Ties to US spur il­le­gal reen­try

Fam­i­lies, jobs keep un­doc­u­mented of­fend­ers re­turn­ing

The Morning Call - - FRONT PAGE - By Ri­ley Yates and Peter Hall

Last in a two-part se­ries

A Do­mini­can man whose chil­dren have a bet­ter life than he could have hoped for.

A fed­eral judge in Eas­ton who noted the at­trac­tion of the United States, even for im­mi­grants thrown into prison for con­tin­u­ing to sneak into it.

A Bucks County busi­ness owner who is torn be­tween his feel­ings for an ex­em­plary worker and his be­lief that im­mi­gra­tion laws must be en­forced.

Those are a few of the sto­ries be­hind the prose­cu­tions for im­mi­gra­tion of­fenses, which have leaped na­tion­ally and in Penn­syl­va­nia un­der Pres­i­dent Don­ald Trump.

It is a felony for some­one who has been de­ported to re­turn to the United States with­out per­mis­sion. That is be­ing ag­gres­sively ap­plied by the Trump ad­min­is­tra­tion, a wider net that has cap­tured many un­doc­u­mented im­mi­grants who have jobs, deep roots in the U.S. and mi­nor, old or in some cases nonex­is­tent crim­i­nal records, a Morn­ing Call re­view of more than 200 cases found.

The U.S. at­tor­ney’s of­fice in Philadel­phia casts il­le­gal reen­try charges as a ques­tion of law and or­der, say­ing those who breach the coun­try’s bor­ders must be de­terred from try­ing to re­turn.

Crit­ics charge it is both cruel and a waste of tax­payer re­sources to use the crim­i­nal courts to im­prison im­mi­grants who will be de­ported re­gard­less.

Here are ac­counts of three men re­cently sen­tenced in the East­ern District of Penn­syl­va­nia, which in­cludes the Le­high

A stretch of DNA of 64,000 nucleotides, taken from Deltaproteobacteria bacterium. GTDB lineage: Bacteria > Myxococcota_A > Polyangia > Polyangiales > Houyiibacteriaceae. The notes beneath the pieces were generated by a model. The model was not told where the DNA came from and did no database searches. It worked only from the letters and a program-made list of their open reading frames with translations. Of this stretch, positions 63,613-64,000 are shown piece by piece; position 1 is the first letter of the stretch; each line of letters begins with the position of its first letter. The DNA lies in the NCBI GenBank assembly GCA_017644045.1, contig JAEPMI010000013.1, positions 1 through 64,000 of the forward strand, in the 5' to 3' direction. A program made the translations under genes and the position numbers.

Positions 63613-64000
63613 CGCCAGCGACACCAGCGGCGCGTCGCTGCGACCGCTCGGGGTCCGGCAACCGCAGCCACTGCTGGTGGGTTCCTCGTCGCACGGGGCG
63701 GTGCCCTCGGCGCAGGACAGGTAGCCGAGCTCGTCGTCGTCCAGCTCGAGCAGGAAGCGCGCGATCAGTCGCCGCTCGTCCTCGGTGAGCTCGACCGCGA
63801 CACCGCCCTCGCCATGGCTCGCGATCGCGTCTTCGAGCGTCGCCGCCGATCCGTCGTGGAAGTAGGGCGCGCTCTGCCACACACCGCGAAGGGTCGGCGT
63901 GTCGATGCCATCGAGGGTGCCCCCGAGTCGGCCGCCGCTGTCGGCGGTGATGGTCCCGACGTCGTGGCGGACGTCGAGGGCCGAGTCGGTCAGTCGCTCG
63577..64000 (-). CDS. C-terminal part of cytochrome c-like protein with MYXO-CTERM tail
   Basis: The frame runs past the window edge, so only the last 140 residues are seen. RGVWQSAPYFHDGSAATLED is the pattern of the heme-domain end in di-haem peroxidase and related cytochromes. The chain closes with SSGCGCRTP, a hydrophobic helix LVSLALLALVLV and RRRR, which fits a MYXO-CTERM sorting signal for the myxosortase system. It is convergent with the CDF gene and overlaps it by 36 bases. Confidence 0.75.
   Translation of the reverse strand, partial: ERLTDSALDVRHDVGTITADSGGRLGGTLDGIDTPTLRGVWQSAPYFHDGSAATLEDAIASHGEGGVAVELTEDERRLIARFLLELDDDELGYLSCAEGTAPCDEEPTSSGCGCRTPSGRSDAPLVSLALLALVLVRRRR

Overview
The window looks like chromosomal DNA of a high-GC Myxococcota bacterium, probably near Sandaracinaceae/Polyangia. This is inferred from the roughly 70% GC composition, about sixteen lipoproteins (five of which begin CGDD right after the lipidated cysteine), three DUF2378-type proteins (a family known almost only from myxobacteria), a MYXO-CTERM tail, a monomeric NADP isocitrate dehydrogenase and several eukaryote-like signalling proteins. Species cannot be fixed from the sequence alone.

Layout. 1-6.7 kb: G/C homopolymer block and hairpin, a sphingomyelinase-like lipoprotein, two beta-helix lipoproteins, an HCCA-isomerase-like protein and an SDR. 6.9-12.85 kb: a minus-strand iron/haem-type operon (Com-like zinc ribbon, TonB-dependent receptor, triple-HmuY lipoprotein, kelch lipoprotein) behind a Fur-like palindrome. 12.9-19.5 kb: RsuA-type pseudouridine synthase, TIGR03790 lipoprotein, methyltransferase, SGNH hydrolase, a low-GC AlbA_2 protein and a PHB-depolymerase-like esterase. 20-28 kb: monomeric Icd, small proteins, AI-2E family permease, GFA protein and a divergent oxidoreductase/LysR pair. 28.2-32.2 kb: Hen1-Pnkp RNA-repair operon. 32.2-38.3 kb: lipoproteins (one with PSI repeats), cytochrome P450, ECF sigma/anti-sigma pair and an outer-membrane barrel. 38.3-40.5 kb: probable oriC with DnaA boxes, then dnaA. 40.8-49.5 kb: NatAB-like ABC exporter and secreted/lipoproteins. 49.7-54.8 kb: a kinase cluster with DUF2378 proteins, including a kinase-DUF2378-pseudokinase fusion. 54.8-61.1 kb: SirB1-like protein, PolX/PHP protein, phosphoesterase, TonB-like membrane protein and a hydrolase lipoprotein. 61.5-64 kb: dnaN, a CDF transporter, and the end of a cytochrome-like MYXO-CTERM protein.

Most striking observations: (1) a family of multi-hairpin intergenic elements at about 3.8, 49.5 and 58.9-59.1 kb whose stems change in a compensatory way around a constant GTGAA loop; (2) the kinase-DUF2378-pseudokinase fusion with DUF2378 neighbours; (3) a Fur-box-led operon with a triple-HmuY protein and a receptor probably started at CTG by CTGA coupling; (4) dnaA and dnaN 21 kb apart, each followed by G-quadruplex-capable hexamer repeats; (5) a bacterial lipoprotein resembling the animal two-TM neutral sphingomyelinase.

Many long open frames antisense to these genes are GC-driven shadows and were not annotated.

Val­ley and Philadel­phia and its sub­urbs.

Roberto Tis­careno-Bar­ra­jas was “hon­est, de­pend­able and in­cred­i­bly hard-work­ing,” an al­laround as­set to E&J Metal Fab­ri­ca­tors in Northamp­ton Town­ship, Bucks County.

Com­pany Pres­i­dent Brent Reeb wrote those glow­ing words last year for a court fil­ing in sup­port of Tis­careno-Bar­ra­jas, who was ar­rested by im­mi­gra­tion agents near his home in Perkasie.

“He was just a straight-up decent man and there’s not a lot of them out there,” Reeb told The Morn­ing Call. “He was an in­tel­li­gent guy, a loyal guy and a great guy.”

But Reeb, 61, said he also un­der­stands why Tis­careno-Bar­ra­jas was pros­e­cuted for il­le­gally reen­ter­ing the coun­try from Mex­ico.

“That’s the sys­tem do­ing what it is sup­posed to do,” he said. “It is sup­posed to pick up crim­i­nals. I’m not try­ing to paint him as a crim­i­nal, but that’s what he was.”

Ac­cord­ing to court records, Tis­careno-Bar­ra­jas, 43, had three prior de­por­ta­tions, in 2004, 2010 and 2012. He was con­victed twice of drunken driv­ing in Ge­or­gia in 1999 and had an un­re­solved 2008 DUI in Doylestown that he had not an­swered for.

“Ter­ri­fied that he would be ar­rested by im­mi­gra­tion au­thor­i­ties when he ar­rived for his court hear­ing in that case, he did not ap­pear, and the case re­mained in abeyance for the next decade,” El­iz­a­beth To­plin, as­sis­tant chief fed­eral de­fender, wrote in a sen­tenc­ing memo. “Mr. Tis­careno-Bar­ra­jas stopped drink­ing af­ter his last ar­rest, and has not had even a sip of al­co­hol for over five years.”

To­plin said her client saw the United States as a “land of op­por­tu­nity” and lived most of his adult life here. Tis­carenoBar­ra­jas, who is gay, met his hus­band more than 15 years ago in Ge­or­gia and they mar­ried in 2016 — part of the rea­son he wanted to remain in the U.S., be­cause Mex­ico is less tol­er­ant of same-sex re­la­tion­ships, To­plin said.